With the New Jersey governor's election coming up November 5th, and a possible presidential run in his future, Chris Christie has faced a lot of criticism on many issues. His way with words is one of the big talking points, but he makes it clear. He is sticking to his no-nonsense, tell-it-like-it-is brand of straight talk, and counting on it to further his career.
"I thought that the Republican Party was put into effect to win elections. I didn't think we were some debating society or some group of academic elites that sit around and talk about big ideas but don't do anything about them," he continued. "If you don't win you can't govern. And if you can't govern, you can't change your state or the country. So we have got to get back to the idea of building a broad coalition." he said of the current Republican state of being during his first re-election debate on Tuesday.
Christie said of the criticism of his brash talk, "Using direct and blunt language is something I've done my whole life. It's the way my mother raised me," he said. "I am who I am. And I'm not going to change."
He is rumored to be seeking the presidency in 2016, but will not confirm nor deny. Of his future, he said, "I am not going to declare tonight ... that I am or I'm not running for president," Christie said. "I won't make those decisions until I have to." When faced with skepticism, he later quipped: "I can walk and chew gum at the same time. I can do this job and also deal with my future. And that's what I will do."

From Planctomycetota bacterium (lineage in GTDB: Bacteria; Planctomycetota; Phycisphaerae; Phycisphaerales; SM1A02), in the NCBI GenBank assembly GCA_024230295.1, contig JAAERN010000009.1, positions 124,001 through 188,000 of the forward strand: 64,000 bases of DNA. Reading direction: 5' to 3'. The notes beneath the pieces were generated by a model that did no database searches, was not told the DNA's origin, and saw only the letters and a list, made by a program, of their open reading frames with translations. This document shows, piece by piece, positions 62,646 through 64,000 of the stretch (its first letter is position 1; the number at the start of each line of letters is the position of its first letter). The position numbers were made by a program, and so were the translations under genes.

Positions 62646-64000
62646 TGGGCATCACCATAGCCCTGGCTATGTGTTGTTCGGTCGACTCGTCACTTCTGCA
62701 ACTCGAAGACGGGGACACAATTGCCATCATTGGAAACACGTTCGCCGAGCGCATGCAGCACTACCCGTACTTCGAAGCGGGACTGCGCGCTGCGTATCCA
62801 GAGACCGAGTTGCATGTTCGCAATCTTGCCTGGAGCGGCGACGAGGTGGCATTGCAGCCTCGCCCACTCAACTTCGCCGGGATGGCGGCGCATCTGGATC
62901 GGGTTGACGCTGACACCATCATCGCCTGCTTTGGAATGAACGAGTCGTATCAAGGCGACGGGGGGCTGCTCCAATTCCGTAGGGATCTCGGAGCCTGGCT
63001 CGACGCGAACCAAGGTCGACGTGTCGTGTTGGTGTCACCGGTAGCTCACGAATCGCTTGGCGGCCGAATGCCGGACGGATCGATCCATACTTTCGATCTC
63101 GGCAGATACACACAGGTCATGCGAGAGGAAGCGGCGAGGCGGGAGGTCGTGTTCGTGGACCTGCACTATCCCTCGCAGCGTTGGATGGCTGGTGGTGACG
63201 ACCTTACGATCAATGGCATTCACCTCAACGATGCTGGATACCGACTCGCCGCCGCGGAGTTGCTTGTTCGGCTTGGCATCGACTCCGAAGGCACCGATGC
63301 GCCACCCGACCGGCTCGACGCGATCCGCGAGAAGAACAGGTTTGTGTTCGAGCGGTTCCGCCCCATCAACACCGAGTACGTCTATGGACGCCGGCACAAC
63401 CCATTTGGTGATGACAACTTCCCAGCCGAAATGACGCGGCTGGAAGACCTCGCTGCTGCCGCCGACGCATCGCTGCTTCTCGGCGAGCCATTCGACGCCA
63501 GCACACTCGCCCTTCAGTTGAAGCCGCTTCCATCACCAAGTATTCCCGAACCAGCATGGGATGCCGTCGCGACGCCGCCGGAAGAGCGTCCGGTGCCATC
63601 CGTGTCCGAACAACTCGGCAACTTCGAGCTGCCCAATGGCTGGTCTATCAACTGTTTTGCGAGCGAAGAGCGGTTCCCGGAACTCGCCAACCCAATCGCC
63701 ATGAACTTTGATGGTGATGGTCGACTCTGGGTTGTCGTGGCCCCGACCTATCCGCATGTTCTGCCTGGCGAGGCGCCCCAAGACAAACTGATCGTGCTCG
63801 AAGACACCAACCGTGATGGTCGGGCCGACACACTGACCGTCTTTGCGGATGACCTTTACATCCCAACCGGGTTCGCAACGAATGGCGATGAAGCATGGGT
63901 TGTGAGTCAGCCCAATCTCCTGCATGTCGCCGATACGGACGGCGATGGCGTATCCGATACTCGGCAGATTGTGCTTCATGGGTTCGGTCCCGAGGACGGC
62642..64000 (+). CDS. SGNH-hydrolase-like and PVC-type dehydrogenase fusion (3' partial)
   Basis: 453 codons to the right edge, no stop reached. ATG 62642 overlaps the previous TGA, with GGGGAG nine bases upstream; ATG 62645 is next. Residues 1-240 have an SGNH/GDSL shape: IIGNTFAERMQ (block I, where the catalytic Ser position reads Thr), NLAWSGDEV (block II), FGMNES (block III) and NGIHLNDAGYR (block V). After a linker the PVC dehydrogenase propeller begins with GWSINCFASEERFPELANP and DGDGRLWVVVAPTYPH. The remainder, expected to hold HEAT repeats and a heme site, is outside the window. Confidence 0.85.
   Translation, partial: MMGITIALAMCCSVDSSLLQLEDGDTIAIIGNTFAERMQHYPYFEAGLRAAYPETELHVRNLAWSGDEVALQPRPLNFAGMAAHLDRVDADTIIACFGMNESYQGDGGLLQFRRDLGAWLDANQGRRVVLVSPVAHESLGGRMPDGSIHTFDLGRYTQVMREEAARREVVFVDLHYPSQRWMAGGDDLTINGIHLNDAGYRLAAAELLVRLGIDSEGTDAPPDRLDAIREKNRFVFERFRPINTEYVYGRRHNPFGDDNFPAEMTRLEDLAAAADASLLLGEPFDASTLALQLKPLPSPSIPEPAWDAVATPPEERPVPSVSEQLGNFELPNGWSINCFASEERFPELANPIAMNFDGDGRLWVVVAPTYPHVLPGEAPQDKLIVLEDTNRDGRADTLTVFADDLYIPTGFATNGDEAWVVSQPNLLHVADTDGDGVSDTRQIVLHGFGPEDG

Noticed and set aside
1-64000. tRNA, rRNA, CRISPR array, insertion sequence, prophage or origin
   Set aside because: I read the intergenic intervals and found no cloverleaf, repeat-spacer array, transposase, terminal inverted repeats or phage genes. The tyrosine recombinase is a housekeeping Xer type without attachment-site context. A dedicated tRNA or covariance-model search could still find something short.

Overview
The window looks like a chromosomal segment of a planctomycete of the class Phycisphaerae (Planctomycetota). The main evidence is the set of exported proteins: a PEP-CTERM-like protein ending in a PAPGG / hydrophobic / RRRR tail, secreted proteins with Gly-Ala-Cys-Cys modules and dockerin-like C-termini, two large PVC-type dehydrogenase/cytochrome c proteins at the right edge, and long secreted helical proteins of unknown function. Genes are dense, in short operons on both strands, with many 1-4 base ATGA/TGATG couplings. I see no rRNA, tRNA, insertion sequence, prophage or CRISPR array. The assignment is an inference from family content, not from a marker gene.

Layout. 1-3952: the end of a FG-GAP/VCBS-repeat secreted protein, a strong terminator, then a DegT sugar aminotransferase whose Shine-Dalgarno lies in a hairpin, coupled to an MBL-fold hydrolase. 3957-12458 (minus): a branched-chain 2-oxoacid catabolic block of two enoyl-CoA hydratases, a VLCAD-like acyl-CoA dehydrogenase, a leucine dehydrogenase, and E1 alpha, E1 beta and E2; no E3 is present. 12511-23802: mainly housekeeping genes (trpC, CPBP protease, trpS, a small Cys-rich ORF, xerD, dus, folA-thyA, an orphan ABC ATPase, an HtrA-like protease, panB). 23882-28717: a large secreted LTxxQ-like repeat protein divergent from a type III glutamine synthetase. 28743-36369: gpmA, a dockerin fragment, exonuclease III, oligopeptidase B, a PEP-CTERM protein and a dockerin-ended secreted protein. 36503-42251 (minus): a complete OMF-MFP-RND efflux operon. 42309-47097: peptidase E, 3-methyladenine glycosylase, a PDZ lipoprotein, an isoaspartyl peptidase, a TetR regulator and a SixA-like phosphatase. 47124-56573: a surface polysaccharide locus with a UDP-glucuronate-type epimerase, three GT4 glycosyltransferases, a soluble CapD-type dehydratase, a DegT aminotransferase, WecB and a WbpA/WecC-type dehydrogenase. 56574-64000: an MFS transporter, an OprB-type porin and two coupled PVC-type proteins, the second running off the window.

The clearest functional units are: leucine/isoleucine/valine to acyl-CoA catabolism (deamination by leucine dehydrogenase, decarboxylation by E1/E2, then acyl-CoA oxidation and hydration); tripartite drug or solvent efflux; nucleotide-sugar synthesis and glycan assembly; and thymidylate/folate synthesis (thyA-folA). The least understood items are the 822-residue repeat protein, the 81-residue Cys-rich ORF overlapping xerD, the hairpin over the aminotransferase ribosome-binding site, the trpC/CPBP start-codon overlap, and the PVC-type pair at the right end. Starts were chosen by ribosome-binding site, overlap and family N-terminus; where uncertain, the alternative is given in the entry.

His straight talk doesn't seem to bother many of prominent people in New Jersey. According to AP, Leaders of the state's minority community applaud his outreach to groups long ignored by Republicans. For example, Michael Blunt, the Democratic mayor of Chesilhurst, N.J., and a strong Christie supporter said, "He was willing to come to a predominantly African-American community." He added, "He's man to man. He talks to you as if you're his equal."
Regular everyday voters, even some likely supporters, said Christie's brash style is refreshing at times, but it may also carry risks.
"I like the fact that he's firm in what he believes in, but that can turn some people off," said Mary Ann Vadas, a retiree. She was finishing her breakfast at an Edison, N.J., diner when Chris Christie made a surprise visit Tuesday. She said although she's a democrat, she'll probably vote for Christie anyway.
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